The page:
The theory that autistic people are defined by a lack of empathy has its origins in a 1985 study by Simon Baron-Cohen and his colleagues at the Autism Research Centre at Cambridge University. When these researchers began their work, they described empathy in terms of being able to mentalize — to discern that other people have thoughts and feelings different from one’s own — an ability known as having a theory of mind. They then set out to answer the question of whether autistic people have this capacity (Baron-Cohen et al. 1985). To do so, they verbally administered a false-belief test to 20 autistic children. As is the goal of all false-belief tests, this one sought to answer the question of whether the respondents could differentiate between their own knowledge about a situation and the false belief of someone else. The researchers used two dolls, Sally and Anne, to act out a scenario in which Sally put a marble in her basket and left the room, and then Anne took the marble out of Sally’s basket and put it in a box. Baron-Cohen’s team asked the children where Sally would look for the marble when she returned. Sixteen of the twenty autistic children answered that Sally would look in the box (where they themselves knew the marble to be), rather than in the basket, where Sally believed the marble to be. Based on the performance of these children, the researchers drew the conclusion that autistic people cannot understand the mental states of others, cannot figuratively put themselves into the shoes of others, and therefore lack the ability to empathize.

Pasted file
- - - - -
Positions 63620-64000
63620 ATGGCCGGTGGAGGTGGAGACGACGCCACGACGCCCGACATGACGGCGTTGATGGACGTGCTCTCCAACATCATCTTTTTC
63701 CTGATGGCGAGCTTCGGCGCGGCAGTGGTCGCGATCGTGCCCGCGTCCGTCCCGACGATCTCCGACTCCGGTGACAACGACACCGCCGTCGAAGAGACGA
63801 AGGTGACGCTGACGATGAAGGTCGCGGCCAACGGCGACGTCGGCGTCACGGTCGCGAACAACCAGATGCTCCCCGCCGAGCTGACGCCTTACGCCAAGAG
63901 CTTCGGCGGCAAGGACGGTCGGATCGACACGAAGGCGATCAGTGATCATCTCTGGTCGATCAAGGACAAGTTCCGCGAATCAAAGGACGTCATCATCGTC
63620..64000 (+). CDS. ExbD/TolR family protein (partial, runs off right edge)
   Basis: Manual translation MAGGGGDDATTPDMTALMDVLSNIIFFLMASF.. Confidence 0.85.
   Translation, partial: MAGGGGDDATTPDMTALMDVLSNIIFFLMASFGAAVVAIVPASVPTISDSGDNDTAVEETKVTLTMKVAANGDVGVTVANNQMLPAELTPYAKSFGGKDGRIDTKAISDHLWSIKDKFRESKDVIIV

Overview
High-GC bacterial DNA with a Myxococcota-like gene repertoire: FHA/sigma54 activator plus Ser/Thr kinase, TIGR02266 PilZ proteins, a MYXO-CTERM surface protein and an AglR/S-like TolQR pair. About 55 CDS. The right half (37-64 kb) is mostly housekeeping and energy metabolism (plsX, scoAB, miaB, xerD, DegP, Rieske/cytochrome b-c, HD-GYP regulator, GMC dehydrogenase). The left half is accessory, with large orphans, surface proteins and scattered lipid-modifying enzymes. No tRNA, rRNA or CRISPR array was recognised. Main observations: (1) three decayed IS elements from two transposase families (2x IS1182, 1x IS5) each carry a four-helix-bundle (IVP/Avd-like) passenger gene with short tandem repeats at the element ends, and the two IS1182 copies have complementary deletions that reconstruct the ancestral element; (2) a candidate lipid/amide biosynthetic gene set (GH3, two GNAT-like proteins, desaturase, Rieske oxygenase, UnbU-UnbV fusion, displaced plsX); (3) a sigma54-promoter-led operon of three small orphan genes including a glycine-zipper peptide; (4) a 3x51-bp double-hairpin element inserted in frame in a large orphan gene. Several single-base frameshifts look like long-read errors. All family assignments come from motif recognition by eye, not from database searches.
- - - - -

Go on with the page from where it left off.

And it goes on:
While the 1985 study has greatly influenced the conversation about autism, it suffers from the same flaws as the studies that followed: it uses small sample sizes, and it hides variations in ability by describing autistic people in the aggregate. Because the original study was based on a small sample of only 20 autistic children — four of whom passed the test — the conclusion that autism is defined by an impairment in theory of mind is highly questionable; later studies in support of this thesis relied on similarly small groups of test subjects and failed to show universal deficits. A 1989 follow-up study with only ten autistic children showed 10% of them passing a more advanced false-belief test, while a later study of only 16 autistic adults showed them scoring, on average, lower than controls (Baron-Cohen 1989; Baron-Cohen et al. 1997). From these studies, researchers took the leap to characterizing all autistic people as lacking a theory of mind; in fact, they developed the Theory of Mind hypothesis of autism as a unitary theory that explained the source of all autistic traits. When the author of this literature review questioned Baron-Cohen’s generalizations based on these studies and others like them, he provided a graph showing that he was not speaking about individuals, but about autistic people being, on average, to the left of the bell curve (Autism Blogs Directory 2011). His response begs the question of how autism can be defined as an empathy disorder when the aggregated data fails to show universal deficits and ignores individual variation (Gernsbacher 2005).